Miner Dill Pickle Gose (4.5% ABV) - Yes you read that right. Dill. Pickle. Gose. Definitely not for the faint of heart. I love dill pickles, love them. I love them so much I make my own and am constantly testing the boundaries of how much dill you can get away with. However, just because I love dill pickles, doesn’t mean I want things that aren’t dill pickles to taste like them. I don’t want my chips to taste like dill pickles, I don’t want my popcorn to taste like dill pickles and I definitely don’t want my beer tasting like dill pickles.

Credit where credit is due, it was a bold move but it did not pay off. This beer had a heavy dill smell and heavy dill taste with some cardamom and malt mixed in. I can see why they went for a Gose, since a Gose traditionally features coriander and salt characteristics. A Gose at its core is a wheat ale that has restrained, but notable sourness. I tasted dill, but I did not taste that sourness. What I got was rich and salty. Without that sourness to cut in and balance it out, I found the dill to be overwhelming.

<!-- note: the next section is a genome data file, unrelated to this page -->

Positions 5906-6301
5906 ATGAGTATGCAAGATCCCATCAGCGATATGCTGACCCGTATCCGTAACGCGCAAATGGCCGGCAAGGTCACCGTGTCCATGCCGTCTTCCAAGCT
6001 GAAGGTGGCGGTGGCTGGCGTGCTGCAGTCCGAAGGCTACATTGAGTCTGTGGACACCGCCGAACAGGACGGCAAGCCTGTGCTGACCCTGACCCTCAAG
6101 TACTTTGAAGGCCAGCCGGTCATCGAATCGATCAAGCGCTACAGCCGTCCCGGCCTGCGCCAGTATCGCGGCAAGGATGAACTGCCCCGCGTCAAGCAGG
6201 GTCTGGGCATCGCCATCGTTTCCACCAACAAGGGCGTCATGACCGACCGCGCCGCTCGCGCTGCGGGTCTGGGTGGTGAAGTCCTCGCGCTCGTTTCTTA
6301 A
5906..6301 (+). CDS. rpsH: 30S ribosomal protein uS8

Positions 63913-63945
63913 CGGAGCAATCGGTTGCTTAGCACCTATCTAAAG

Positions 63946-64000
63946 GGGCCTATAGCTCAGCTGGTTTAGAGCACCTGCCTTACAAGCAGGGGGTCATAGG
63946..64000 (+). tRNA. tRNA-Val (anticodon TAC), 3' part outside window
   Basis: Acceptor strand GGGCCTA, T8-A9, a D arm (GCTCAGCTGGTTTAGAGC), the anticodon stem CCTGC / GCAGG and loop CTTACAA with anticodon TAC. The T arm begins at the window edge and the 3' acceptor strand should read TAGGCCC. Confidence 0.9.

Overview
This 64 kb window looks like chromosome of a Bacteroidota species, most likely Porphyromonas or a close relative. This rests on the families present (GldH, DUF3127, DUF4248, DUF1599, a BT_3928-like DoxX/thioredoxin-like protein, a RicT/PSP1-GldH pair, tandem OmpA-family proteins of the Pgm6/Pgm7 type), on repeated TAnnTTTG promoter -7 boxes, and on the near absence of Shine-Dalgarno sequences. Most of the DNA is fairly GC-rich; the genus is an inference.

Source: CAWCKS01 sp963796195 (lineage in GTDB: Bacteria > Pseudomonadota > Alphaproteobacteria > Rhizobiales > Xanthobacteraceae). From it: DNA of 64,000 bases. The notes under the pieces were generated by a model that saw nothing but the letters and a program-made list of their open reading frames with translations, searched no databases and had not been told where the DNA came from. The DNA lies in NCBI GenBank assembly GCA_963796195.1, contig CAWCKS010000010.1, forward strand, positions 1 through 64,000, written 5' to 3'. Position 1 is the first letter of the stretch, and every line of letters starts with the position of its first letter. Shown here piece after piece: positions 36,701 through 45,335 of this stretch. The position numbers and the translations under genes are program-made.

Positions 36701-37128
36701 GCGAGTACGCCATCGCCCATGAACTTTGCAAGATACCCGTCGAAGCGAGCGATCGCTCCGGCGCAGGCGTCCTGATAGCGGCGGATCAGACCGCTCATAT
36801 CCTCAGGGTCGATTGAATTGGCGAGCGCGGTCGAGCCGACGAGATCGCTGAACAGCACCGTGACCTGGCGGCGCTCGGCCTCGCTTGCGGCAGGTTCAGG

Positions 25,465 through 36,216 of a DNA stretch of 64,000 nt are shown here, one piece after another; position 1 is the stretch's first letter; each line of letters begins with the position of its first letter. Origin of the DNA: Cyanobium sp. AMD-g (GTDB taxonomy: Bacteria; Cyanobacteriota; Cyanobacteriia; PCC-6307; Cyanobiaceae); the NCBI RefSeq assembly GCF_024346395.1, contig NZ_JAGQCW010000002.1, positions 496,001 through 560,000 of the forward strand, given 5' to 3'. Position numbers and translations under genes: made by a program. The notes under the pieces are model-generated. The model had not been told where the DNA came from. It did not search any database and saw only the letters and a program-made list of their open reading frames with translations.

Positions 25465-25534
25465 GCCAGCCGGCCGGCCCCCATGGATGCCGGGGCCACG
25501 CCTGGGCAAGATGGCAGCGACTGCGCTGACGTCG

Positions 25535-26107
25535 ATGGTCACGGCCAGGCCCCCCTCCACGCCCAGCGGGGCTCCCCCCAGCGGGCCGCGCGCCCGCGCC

Overall, the Runaway is one of my favorite spots, not just in my hometown, but in the state. I can fully encourage you to make the trip to Burlington to try some great food, breweries, and even high class cocktails, finishing the night on some of the best custard there is. I’m always going to be biased toward my hometown, but neither Hannah nor Armando are Burlington natives and they whole-heartedly agree that Burlington is worth a trip. Head over to the Runaway to get a taste of what Cruzinforbooze considers a little slice of home.


Until next time, keep on crusin’, don’t stop boozin’!


To learn more about The Runaway Brewery please visit their website at: burlingtonbrewing.com or on Facebook at: @runawayburlington

124 views0 comments

Recent Posts

See All

Commentaires


bottom of page